More than four out of five people in Great Britain* say they have made some or a lot of lifestyle changes to help tackle climate change, according to government statistics.

One way that Procode is helping people who are worried about climate change is a new carbon footprint tracker in the multi-award-winning MyUtilita app. Every Utilita customer using the app can use the tracker to get an accurate measure of the carbon dioxide emissions relating to their energy usage.

The tracker uses a lot of clever technology to give a measure of a consumer’s footprint they can trust Measuring the carbon footprint of gas our customers consume is straightforward. Natural gas – methane - is a homogeneous product and the way it is produced doesn’t really change so there is a standard amount of carbon dioxide produced for every kilowatt hour the customer consumes.

For electricity, the amount of carbon dioxide doesn’t always stay the same. The National Grid and other organisations have set up a system where they can tell you the carbon intensity of the electricity produced in each of the 14 different regions in the UK for every single half hour of every day.

As I write this blog post in November 2022, I can see that the current carbon intensity in south-west England is 386 grams of carbon dioxide per kilowatt hour of electricity produced and that 97.6% of that electricity is generated through using gas, with the remaining 2.4% coming from wind power. In north Scotland, the carbon intensity is currently zero – with 83.1% of electricity generated from wind and the remaining 16.9% from hydro.

We take that information for every single half hour of the day and combine that with the data from our smart meters to show people how much carbon is being produced.

It’s difficult to your head around what a gram of carbon dioxide is, so we have converted that into the equivalent emissions produced from driving a car. It makes the figure much more understandable in real terms.

While there is clearly concern about the effects of climate change, the current cost-of-living crisis is also making people conscious of their decisions around energy use. The cost of energy is the biggest driver for most people, but some are driven more than others by wanting to reduce their environmental impact. It is important to recognise that the electricity generated in those periods of the day when we are using more gas than wind cost Utilita and its customers more – lowering your carbon footprint has the happy consequence of lowering your energy bill too.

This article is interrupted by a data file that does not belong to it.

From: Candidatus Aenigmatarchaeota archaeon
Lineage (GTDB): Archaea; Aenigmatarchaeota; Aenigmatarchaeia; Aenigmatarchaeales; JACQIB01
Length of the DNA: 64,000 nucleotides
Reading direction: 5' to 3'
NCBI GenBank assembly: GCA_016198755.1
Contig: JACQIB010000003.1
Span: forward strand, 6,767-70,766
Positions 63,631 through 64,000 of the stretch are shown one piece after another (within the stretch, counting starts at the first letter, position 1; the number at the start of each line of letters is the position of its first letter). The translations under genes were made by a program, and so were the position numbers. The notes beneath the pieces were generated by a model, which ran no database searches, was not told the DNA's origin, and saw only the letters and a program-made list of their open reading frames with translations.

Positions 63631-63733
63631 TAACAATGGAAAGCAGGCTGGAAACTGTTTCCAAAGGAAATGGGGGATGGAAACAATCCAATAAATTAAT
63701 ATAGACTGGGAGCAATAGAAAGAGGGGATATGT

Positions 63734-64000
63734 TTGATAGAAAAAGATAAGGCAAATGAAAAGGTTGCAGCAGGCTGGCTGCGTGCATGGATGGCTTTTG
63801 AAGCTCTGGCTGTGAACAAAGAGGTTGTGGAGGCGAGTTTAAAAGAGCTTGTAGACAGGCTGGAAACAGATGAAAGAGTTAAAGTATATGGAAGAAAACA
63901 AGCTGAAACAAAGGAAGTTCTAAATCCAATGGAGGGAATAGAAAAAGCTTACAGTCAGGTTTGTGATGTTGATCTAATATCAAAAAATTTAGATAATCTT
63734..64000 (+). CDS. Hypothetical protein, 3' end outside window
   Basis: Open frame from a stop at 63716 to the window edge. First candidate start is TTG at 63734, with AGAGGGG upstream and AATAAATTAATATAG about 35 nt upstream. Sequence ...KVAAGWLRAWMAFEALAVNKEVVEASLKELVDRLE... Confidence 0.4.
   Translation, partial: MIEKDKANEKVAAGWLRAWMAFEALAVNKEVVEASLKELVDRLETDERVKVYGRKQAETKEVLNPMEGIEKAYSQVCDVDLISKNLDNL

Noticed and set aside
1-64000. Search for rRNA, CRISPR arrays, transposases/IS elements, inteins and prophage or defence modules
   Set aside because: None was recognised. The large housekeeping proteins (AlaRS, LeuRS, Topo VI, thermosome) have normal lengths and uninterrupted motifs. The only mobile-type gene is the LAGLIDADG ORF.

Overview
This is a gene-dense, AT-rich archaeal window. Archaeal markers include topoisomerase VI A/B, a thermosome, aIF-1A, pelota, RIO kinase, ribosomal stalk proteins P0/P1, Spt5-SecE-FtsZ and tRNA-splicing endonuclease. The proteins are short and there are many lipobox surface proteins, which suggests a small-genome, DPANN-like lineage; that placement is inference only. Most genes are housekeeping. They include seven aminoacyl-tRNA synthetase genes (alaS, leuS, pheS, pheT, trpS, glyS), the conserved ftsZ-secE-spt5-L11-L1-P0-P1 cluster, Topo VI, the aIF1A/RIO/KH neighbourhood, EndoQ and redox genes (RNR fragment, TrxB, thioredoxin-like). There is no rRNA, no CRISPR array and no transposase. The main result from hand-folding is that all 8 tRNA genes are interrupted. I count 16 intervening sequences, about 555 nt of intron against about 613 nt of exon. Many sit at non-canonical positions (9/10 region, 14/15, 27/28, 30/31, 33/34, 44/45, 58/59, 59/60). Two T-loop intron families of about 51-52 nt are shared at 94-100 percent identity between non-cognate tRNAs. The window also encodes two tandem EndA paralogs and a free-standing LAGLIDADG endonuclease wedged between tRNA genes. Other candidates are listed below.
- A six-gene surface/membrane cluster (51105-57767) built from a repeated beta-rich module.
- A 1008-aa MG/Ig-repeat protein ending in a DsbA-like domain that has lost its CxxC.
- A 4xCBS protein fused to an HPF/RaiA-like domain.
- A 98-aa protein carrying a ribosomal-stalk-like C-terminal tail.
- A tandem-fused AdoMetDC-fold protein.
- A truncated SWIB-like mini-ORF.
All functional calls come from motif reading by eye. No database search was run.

We recognise that, broadly speaking, everyone gets up at the same time, boils their kettle at the same time, goes to work at the same time and makes dinner at the same time. But it’s all about when you use your energy. By communicating things like the carbon footprint and the cheapest time of day to use energy to the customer it can lead to behavioural change.

We know that our customers are thinking more about the environment in other ways too. We offer our customers a monthly email report called My Energy that breaks their consumption by how it was generated and its carbon footprint. We send those to 6,000 of our customers and the open rate of the email has doubled since January this year.

Looking ahead, we know that people get competitive when it comes to energy use and carbon footprint. Competition is a good way of getting people to change their behaviour and we are aware that people want to know how they are doing compared to their friends and neighbours.

Utilita’s customers have shown they are willing to do their bit. No organisation, household, city or country is going to get to net zero without the buy-in of everyone.

Turning everything off in your house is a fast way to reach net zero on your energy use but it is not realistic. We are asking people to live leaner so they can better achieve their own personal net zero goals.

We absolutely want our customers to have all this technology at their fingertips so they can make their own contribution but also recognising that we want people to live comfortable lives.

*Census 2021 -